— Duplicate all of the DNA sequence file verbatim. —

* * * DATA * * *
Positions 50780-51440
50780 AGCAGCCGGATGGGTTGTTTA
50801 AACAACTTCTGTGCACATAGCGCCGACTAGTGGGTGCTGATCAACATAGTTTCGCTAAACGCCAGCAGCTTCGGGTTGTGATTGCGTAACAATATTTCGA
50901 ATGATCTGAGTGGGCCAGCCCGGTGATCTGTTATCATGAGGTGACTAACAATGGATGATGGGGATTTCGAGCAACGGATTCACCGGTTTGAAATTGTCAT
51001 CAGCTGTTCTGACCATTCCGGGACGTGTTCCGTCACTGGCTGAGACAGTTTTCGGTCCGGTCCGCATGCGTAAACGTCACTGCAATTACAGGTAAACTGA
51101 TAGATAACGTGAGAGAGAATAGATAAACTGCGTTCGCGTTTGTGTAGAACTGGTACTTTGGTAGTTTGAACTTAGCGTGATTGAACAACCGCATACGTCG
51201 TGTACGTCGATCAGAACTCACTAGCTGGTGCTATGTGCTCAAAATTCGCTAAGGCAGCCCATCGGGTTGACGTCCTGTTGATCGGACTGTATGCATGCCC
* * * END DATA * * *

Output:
Positions 50780-51440
50780 AGCAGCCGGATGGGTTGTTTA
50801 AACAACTTCTGTGCACATAGCGCCGACTAGTGGGTGCTGATCAACATAGTTTCGCTAAACGCCAGCAGCTTCGGGTTGTGATTGCGTAACAATATTTCGA
50901 ATGATCTGAGTGGGCCAGCCCGGTGATCTGTTATCATGAGGTGACTAACAATGGATGATGGGGATTTCGAGCAACGGATTCACCGGTTTGAAATTGTCAT
51001 CAGCTGTTCTGACCATTCCGGGACGTGTTCCGTCACTGGCTGAGACAGTTTTCGGTCCGGTCCGCATGCGTAAACGTCACTGCAATTACAGGTAAACTGA
51101 TAGATAACGTGAGAGAGAATAGATAAACTGCGTTCGCGTTTGTGTAGAACTGGTACTTTGGTAGTTTGAACTTAGCGTGATTGAACAACCGCATACGTCG
51201 TGTACGTCGATCAGAACTCACTAGCTGGTGCTATGTGCTCAAAATTCGCTAAGGCAGCCCATCGGGTTGACGTCCTGTTGATCGGACTGTATGCATGCCC